GMP equalisation -Lloyds Bank decision 3 (76)

by Roderick Ramage, solicitor,

(first published by distribution to professional contacts 1 January 2021)



This article is not advice to any person and may not be taken as a definitive statement of the law in general or in any particular case.  The author does not accept any responsibility for anything that any person does or does not do as a result of reading it.


the 2018 decisions

1          The first decision, [2018] EWHC 2839 (Ch), handed down on 26 October 2018, was that pension benefits payable under the bank’s pension schemes including GMPs are pay, the unequal treatment of members resulting from unequal treatment of male and female members under the GMP legislation was sex discrimination, and therefore the total benefits must be equalised.   A supplementary decision ([2018] EWHC 3343 (Ch)), about the form of the order in the first decision was handed down on 6 December 2018.

2          In one of my pension law updates for New Year 2019, I concluded that, for many pension scheme trustees and employers, the conversion of GMPs to scheme benefits under method D2 in the first decision will be the most attractive way to deal with equalising GMPs.


the 2020 decision

3          The decision in Lloyds Banking Group Pensions Trustees Ltd v Lloyds Bank Plc [2020] EWHC 3135 (Ch), handed down on 20 November 2020, deals with the liability of the trustees to make good shortfalls in the amounts of transfer values which included unequalised GMPs.

4          The effect of this decision is that trustees of contracted-out defined benefit occupational pension schemes are in breach of duty and liable to make top-up payments, if they had made payments in respect of members, who had transferred to another scheme, which were inadequate because benefits including GMPs has not been equalised.  Trustees should be pro-active to perform their duty to make tup-up payments and do not require a court order to do so.

5          This duty does not apply to all transfers.

(a)      Inadequate transfers under the cash equivalent provisions of the Pension Schemes Act 1993 must be compensated.

(b)      Inadequate transfers made in compliance with the Occupational Pension Schemes (Preservation of Benefit) Regulations 1991 reg 12 need not be compensated.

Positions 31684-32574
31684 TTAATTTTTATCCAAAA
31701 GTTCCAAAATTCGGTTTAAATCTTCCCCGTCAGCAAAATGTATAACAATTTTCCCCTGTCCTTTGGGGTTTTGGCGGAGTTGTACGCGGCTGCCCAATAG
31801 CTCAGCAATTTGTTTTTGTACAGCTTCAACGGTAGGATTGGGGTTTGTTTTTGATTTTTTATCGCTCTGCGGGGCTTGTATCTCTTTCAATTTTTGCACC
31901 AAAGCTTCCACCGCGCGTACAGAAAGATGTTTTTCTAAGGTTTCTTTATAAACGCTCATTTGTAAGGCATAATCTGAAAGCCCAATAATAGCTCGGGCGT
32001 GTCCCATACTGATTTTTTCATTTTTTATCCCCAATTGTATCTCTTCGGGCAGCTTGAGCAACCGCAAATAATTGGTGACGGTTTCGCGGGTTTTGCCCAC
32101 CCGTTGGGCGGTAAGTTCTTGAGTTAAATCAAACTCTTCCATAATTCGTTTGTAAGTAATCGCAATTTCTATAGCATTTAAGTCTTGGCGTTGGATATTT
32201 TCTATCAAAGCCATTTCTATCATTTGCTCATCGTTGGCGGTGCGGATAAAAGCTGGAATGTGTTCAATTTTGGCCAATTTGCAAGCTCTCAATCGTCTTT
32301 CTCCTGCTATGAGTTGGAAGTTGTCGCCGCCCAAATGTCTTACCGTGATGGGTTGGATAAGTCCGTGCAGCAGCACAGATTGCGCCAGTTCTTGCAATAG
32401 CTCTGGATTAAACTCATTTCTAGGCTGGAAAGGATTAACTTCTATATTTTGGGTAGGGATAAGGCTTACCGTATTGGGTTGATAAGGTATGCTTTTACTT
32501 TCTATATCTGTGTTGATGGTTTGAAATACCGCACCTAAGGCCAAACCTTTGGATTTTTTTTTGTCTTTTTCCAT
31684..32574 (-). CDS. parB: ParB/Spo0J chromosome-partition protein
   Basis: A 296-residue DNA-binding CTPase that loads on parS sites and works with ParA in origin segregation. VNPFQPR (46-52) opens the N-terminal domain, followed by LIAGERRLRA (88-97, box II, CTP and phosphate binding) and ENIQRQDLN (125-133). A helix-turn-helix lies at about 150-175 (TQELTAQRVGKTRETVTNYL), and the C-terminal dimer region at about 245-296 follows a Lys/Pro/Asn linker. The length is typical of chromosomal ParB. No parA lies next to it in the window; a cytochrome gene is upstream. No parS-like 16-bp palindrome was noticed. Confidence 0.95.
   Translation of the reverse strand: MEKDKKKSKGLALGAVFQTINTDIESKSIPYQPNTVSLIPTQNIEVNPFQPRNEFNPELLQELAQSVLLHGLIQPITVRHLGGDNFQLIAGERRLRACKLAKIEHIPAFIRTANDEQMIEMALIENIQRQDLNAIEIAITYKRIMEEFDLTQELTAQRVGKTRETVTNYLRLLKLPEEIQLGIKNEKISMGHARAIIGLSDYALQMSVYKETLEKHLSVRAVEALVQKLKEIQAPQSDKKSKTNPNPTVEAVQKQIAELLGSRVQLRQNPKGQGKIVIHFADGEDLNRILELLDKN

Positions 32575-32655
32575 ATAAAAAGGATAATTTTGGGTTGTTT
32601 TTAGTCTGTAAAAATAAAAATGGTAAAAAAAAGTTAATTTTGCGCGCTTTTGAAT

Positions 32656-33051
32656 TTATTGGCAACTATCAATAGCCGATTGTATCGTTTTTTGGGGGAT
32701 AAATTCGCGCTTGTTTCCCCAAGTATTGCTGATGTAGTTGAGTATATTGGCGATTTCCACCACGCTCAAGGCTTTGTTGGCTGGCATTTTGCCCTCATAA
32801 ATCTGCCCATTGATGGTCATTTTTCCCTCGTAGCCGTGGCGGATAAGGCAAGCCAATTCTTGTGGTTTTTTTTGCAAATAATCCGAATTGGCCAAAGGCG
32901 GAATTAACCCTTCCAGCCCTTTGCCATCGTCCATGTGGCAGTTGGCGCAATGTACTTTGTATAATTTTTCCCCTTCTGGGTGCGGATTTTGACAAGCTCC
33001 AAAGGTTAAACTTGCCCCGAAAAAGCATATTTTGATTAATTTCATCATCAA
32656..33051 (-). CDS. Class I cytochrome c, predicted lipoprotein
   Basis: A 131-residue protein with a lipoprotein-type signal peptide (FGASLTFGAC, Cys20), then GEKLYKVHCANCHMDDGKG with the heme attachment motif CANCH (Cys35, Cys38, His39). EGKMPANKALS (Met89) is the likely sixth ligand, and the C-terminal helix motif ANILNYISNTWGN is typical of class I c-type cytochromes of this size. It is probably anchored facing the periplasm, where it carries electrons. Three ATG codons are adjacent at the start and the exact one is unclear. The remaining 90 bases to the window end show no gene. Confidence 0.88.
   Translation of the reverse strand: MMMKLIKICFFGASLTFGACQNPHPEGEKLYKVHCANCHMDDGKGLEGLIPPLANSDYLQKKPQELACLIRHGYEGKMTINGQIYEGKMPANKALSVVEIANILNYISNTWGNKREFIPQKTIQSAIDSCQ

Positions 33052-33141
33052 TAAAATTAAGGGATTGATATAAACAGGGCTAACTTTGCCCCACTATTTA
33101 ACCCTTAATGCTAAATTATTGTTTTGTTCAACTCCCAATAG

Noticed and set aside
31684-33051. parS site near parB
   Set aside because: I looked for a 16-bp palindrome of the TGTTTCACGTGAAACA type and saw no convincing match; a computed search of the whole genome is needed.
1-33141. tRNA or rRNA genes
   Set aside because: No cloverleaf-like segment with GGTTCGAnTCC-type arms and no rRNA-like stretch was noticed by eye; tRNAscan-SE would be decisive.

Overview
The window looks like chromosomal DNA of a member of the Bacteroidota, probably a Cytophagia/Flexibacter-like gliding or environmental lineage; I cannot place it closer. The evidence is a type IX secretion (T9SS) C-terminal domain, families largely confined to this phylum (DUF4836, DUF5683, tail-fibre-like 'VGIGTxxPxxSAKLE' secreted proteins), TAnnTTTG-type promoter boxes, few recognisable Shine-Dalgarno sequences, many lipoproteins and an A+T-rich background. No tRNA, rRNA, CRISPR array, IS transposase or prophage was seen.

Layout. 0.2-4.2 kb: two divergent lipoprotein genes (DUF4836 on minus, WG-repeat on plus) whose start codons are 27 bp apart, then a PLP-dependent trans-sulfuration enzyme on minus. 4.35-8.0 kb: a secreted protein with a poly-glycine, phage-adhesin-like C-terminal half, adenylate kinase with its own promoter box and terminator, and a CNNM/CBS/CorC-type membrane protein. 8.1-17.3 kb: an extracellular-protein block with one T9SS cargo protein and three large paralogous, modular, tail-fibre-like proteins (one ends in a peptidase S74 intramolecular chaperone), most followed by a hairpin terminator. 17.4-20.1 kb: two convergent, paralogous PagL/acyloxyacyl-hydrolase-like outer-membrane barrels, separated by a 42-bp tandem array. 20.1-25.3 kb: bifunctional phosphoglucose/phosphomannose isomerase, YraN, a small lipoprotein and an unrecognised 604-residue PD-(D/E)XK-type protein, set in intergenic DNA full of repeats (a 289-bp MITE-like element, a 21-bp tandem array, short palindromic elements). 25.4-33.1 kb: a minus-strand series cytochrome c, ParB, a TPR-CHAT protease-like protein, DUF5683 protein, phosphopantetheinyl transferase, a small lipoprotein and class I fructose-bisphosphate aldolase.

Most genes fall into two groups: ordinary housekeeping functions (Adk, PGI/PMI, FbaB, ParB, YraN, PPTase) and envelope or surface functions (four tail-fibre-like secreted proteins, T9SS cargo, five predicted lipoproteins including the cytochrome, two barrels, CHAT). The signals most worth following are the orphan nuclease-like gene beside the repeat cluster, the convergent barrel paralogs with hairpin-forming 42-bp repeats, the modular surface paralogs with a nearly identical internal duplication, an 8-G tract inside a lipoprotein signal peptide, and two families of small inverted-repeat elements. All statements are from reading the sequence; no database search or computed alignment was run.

(c)      Inadequate transfers made under a power conferred by the scheme’s rules and with the preservation of benefit legislation need not be compensated.

Members n categories (b) and (c) wishing to claim compensation claiming would have to seek to have the transfers set aside.

6          Trustees are not discharged from their duty by the length of time since the breach occurred, any discharge forms signed by members or by any duty of a receiving scheme to equalise benefits.


notes and details

7          Para 3 to 6 are a scant summary of the judge’s own summary of a judgment of more than 100 pages (over 400 paragraphs), in the course of which, in response to questions and problems raised in argument, the judge said this.

276 In these circumstances, all that I can usefully say is that the Trustee does need to be proactive in that it must consider the rights and obligations which I have identified, the remedies available to members and the absence of a time bar and then determine what to do”.

The following points, some perhaps obvious, might, I hope, be a starting point for trustees and employers planning what to do pending the publication of the minute of order implementing the judgment.

(a)      GMPs accrued from 17 May 1990 to 5 April 1997.

(b)      The payment of a pension is not a transfer but a benefit to be equalised in accordance with the 2018 decision.

(c)      Identify all members in the three categories (a), (b) and (c) in para 5 above and gather all available information (including information about GMPs transferred in) about them and the transferee schemes and their contact details.

(d)      Assume in respect of members in category (a) that the requirement for trustees to be proactive includes a requirement to discharge the liability to make top-up payments.

(e)      Consider deferring any decisions about members in categories (b) and (c) until claims if any are made by former members or transferee schemes.

(f)       Make broad brush estimates of amounts of the top-up payment, being the difference between the original transfer payment and what would have been paid if benefits had been equalised at the time, with simple interest at base rate plus 1% pa (mainly paras 254, 255 and 263 of the judgement).

(g)      Identify in respect of members in category (a) what information is unavailable or incomplete, about which some robust and pragmatic decisions might be necessary.



copyright Roderick Ramage

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